Pet Sitting as a Barometer of Economic Impact From Covid-19
February 28th was the first indication I received of how much our pet sitting and dog walking business was about to be impacted by the Covid-19 pandemic. It was on this date that a pet sitting client canceled their services because their business trip had been canceled. This wasn't an overseas trip or a cruise or anything that had been impacted to that point. This was a business trip to Milwaukee, Wisconson that was canceled for precautionary reasons.
This was the first indication that our little pet sitting and dog walking business was going to b impacted and I felt that if we were going to feel this impact then the rest of the economy was going to face it as well. At this point, I viewed it mainly as a crisis of confidence and uncertainty. Then we get to the second week of March. NBA players walked off the court because a player had tested positive. A couple of days later every sports league in the United States had canceled or postponed their season and state and local governments were putting restrictions in places to slow the spread of Covid-19.
While the pet care industry was considered essential it was deeply impacted by other restrictions. The lac of unnecessary travel meant vacations were postponed, no dining out or museums being opened closed off day trips, school being canceled meant that either our clients or their kids were home to take care of their pets. So, while pet sitting and dog walking wasn't directly closed down everything that was closed had an impact.
The cancelations poured in like requests once did. We watched as business dropped nearly to zero and on March 13th I remember feeling like I was at the bedside of a terminally ill patient. The sun was shining. I had a normal amount of visits, but I knew that wouldn't be the case tomorrow, or fr the next few weeks, and it was uncertain when or even if things would return to normal. At this point, there were no PPP loans or PUA unemployment. The business was in very real danger of not surviving, and all this time I thought back to two weeks ago when I received that first warning wondering if I shouldn't have taken more precautions. I had known there was going to be an economic impact but I did not foresee just how large it would be.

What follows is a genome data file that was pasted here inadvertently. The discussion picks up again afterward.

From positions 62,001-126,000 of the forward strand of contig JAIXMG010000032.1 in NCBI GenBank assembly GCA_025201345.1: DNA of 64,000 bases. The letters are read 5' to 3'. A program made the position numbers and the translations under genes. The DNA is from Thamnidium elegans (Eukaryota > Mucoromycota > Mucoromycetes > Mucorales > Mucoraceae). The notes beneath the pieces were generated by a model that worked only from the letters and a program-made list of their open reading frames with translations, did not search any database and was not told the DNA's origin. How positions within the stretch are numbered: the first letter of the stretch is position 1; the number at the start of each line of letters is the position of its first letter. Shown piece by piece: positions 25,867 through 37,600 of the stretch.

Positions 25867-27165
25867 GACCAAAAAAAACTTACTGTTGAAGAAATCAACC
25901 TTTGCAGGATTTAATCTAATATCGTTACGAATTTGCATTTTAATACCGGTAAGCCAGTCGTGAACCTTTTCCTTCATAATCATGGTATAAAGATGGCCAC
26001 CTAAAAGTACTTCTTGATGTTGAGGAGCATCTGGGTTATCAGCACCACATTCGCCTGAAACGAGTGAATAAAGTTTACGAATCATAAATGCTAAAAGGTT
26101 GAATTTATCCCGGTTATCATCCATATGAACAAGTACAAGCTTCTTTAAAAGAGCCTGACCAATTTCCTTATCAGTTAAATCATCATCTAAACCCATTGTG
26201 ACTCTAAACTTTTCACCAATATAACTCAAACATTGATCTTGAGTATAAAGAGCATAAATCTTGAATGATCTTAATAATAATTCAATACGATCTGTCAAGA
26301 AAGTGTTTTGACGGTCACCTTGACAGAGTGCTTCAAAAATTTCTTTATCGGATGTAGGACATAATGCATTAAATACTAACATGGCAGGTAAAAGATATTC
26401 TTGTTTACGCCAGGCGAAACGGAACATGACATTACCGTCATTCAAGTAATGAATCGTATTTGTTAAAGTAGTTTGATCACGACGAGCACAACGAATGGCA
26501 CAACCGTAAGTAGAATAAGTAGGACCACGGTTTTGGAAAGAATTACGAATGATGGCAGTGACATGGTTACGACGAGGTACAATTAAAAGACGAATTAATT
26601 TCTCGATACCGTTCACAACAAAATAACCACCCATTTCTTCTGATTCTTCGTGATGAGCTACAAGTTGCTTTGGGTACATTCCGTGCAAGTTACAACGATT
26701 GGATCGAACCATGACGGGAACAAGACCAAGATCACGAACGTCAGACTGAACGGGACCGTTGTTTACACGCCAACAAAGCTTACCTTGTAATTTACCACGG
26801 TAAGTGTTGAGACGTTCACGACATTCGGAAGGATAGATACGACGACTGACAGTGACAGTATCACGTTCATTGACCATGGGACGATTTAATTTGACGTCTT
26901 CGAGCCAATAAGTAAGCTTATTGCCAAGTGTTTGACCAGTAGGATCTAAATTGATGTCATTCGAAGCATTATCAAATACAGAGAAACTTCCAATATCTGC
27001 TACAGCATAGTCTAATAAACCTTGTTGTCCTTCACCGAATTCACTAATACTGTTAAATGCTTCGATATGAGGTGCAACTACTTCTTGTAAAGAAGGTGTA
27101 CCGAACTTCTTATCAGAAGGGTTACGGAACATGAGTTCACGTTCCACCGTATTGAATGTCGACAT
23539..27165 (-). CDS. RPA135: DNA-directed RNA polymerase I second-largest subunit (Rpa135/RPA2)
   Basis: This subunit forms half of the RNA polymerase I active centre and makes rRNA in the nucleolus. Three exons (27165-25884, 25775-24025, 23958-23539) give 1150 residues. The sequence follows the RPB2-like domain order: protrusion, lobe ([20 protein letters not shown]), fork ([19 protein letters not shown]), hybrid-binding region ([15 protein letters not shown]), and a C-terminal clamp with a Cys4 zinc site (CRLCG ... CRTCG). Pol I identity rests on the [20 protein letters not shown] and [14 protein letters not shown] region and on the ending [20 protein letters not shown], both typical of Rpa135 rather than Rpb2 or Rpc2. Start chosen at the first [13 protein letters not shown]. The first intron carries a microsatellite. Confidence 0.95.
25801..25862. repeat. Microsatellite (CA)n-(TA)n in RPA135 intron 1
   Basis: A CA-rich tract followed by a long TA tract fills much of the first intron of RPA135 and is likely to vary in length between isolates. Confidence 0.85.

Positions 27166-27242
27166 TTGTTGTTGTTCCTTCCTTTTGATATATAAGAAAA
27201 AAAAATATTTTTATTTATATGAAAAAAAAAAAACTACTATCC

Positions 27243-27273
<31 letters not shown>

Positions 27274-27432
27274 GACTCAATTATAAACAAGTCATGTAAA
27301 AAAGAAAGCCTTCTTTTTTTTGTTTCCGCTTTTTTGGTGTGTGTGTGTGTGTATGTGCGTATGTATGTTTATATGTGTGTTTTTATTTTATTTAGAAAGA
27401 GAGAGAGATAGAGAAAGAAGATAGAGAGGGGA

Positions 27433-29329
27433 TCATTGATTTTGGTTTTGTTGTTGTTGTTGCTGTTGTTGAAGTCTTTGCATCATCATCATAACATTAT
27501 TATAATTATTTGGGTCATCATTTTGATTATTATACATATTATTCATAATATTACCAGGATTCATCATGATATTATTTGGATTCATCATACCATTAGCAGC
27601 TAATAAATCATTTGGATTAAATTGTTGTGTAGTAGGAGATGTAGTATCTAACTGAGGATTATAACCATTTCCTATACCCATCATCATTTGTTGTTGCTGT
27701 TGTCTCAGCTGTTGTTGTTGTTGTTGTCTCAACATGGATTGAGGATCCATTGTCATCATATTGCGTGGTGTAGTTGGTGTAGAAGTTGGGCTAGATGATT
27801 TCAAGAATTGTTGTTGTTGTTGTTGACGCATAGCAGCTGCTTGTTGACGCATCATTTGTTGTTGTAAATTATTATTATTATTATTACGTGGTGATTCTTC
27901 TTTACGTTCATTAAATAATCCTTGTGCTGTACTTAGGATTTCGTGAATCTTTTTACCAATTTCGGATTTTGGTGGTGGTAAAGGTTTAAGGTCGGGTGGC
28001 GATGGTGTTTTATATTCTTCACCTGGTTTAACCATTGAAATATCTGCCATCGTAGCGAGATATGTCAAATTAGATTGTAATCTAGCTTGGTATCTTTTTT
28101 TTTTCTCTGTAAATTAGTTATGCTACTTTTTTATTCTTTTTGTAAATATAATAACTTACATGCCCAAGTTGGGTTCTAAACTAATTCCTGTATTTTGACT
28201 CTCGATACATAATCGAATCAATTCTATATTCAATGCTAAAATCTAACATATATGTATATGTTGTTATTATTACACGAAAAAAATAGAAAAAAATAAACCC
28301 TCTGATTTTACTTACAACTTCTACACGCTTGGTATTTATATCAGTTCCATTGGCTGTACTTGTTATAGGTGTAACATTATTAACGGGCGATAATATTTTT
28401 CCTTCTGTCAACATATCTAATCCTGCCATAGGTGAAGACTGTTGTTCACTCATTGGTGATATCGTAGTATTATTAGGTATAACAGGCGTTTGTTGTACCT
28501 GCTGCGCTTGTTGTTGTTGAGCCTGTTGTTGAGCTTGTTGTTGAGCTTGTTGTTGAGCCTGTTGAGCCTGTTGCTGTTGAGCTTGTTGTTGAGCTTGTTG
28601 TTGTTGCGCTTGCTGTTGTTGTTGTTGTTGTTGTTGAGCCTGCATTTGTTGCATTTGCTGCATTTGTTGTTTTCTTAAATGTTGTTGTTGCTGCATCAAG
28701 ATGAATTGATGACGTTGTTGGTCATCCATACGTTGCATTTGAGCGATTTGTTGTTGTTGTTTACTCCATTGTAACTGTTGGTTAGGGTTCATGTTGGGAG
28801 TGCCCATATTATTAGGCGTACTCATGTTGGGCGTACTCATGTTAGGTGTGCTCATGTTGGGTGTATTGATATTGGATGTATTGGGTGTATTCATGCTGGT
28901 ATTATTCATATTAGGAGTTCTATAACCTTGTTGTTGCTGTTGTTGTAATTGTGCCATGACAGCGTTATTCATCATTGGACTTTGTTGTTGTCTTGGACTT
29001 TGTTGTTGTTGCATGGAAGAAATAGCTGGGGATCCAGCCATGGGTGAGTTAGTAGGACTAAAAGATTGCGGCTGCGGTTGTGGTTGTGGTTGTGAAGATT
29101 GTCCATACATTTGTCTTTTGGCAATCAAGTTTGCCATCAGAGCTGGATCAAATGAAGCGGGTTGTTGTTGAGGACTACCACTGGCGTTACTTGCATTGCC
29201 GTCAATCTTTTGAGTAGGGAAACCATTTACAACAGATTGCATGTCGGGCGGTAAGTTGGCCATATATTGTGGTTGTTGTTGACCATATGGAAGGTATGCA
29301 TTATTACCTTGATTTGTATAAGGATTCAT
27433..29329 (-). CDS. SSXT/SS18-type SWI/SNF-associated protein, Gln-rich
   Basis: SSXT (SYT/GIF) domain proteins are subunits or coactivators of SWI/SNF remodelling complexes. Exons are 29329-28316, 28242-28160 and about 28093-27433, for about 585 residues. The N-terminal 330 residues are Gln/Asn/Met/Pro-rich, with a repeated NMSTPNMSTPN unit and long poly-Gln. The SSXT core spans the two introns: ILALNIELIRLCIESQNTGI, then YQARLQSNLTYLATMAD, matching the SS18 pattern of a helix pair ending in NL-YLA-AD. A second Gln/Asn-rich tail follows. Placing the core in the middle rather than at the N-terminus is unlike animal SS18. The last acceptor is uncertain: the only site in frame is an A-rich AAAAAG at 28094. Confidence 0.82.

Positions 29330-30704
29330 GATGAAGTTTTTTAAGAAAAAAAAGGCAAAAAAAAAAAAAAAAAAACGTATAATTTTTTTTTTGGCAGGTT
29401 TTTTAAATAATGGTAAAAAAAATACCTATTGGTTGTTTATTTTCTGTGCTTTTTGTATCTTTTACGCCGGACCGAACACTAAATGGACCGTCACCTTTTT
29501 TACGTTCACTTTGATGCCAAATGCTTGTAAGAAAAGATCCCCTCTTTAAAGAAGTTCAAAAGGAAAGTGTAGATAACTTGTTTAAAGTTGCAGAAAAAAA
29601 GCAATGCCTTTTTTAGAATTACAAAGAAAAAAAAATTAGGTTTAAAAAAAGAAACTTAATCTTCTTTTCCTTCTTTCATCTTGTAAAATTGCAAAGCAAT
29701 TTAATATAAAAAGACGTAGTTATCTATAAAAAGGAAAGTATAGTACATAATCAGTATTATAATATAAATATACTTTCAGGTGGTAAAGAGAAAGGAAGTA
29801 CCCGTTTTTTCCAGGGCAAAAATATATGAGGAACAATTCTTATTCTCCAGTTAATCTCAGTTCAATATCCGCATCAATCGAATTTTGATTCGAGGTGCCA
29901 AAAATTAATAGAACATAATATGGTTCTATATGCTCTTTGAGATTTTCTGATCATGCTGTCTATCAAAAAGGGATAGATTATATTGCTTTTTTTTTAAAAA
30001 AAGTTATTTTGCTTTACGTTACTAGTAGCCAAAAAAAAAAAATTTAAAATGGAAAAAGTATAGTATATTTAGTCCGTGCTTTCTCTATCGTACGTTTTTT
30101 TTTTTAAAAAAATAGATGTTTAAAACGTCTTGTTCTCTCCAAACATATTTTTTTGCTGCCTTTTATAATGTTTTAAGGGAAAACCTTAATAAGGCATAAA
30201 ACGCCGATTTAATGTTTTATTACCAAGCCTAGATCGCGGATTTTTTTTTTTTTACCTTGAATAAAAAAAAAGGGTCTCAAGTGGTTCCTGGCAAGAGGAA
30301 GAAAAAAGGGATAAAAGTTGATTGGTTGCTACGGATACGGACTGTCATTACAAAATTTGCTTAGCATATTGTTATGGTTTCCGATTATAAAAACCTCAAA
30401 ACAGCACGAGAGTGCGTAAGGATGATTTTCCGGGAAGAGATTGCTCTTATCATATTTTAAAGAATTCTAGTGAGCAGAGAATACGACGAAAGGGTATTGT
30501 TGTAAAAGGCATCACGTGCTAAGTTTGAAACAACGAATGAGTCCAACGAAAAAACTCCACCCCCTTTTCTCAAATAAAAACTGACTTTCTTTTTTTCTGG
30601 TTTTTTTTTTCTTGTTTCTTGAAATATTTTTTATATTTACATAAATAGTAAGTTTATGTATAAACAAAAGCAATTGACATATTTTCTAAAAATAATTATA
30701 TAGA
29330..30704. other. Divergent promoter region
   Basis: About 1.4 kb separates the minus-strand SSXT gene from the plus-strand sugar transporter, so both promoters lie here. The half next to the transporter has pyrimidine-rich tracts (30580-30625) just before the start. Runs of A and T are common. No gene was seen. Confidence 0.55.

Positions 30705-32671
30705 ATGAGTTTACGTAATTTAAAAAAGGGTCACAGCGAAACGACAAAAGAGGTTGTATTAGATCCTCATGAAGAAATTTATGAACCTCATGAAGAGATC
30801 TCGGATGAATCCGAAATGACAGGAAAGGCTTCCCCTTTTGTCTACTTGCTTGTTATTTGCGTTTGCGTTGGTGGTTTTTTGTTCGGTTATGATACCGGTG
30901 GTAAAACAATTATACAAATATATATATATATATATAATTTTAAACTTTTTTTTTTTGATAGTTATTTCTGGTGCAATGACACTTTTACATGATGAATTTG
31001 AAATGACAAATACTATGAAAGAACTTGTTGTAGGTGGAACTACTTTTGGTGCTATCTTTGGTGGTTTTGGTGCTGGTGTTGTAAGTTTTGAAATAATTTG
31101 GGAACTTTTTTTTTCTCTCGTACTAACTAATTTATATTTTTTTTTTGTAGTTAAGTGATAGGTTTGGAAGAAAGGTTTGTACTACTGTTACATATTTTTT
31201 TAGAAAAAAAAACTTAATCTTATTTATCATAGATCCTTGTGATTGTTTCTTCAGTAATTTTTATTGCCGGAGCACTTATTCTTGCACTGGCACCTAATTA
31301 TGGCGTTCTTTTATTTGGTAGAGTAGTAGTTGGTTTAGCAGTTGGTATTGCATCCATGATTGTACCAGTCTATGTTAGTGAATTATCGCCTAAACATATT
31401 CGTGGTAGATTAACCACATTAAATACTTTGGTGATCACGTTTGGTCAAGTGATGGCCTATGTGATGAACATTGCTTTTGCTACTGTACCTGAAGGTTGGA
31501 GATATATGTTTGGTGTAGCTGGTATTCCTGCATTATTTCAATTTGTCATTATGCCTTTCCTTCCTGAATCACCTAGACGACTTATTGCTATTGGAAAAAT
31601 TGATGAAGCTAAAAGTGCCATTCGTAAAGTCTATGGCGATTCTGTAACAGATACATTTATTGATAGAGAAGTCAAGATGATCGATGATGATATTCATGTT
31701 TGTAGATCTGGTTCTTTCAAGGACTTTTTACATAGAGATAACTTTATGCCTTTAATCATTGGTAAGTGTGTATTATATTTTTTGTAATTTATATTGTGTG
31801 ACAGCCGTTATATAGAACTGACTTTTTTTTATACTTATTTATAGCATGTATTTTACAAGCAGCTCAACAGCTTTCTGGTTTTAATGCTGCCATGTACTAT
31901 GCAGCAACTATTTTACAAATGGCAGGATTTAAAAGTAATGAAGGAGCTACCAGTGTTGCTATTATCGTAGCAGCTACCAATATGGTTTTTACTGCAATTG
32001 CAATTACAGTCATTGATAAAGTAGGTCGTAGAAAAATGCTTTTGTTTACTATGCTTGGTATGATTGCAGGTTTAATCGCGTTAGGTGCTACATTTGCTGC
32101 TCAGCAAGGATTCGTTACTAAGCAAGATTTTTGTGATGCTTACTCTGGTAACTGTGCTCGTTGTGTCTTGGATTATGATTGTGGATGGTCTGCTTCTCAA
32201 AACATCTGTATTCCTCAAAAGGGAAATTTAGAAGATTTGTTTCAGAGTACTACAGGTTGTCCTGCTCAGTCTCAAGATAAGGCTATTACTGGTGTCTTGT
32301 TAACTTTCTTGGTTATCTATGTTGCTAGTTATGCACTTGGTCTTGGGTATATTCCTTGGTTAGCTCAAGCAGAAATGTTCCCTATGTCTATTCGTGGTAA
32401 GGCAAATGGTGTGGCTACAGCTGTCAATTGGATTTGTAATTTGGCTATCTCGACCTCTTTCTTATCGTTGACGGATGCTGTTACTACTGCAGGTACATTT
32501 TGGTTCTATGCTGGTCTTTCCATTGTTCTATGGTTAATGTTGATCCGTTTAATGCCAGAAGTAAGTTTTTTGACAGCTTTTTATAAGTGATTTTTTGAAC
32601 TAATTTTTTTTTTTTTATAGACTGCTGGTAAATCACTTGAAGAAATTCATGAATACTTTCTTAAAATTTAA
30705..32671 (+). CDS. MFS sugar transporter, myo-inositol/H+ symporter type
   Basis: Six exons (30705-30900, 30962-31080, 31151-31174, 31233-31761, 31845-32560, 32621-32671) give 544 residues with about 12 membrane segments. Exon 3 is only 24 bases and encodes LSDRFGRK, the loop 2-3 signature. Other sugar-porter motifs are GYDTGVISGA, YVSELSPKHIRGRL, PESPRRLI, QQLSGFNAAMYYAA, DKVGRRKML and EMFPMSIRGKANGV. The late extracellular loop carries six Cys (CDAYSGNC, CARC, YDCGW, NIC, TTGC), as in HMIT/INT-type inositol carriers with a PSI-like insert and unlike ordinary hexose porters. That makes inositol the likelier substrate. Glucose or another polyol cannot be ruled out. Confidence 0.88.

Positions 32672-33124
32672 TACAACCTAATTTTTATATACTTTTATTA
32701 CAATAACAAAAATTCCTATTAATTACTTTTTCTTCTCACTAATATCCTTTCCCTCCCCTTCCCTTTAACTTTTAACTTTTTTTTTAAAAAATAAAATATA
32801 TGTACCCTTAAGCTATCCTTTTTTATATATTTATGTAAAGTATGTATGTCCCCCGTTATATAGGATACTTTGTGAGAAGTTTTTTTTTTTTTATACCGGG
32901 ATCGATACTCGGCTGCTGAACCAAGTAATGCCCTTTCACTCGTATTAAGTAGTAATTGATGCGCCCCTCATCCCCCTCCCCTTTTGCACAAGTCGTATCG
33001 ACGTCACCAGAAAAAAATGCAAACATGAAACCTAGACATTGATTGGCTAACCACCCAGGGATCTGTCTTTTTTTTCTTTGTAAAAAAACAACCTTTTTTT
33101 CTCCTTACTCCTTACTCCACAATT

It is now almost four months from that March date when everything shutdown. Business has steadily increased but is still far shy of where it needs to or was predicted to be, and with the EU and Canada currently not allowing American tourists, New York, New Jersey, and Connecticut requiring 14 days quarantine before entering, and several states experiencing rapid and alarming spikes in the number of cases it is hard to envision a quick recovery. Just as the pet sitting and dog walking industry was one of the first affected by Covid-19 it might be one of the last to recover.
This experience has highlighted how much our tiny little pet sitting and dog walking business is impacted by geopolitical and economic forces. We will continue to take care of all the clients that need us during this time and do hope that once this virus is under control that there is a demand spike in travel and the need for a mid-day walking buddy for all the dogs that grew used to having a person at home. The unfortunate truth is the lifting of restrictions might help a little but the real force that will move our business and the economy forward again is consumer confidence, and we will not experience a full recovery and get back on the track towards growth until people feel safe and secure to begin traveling again.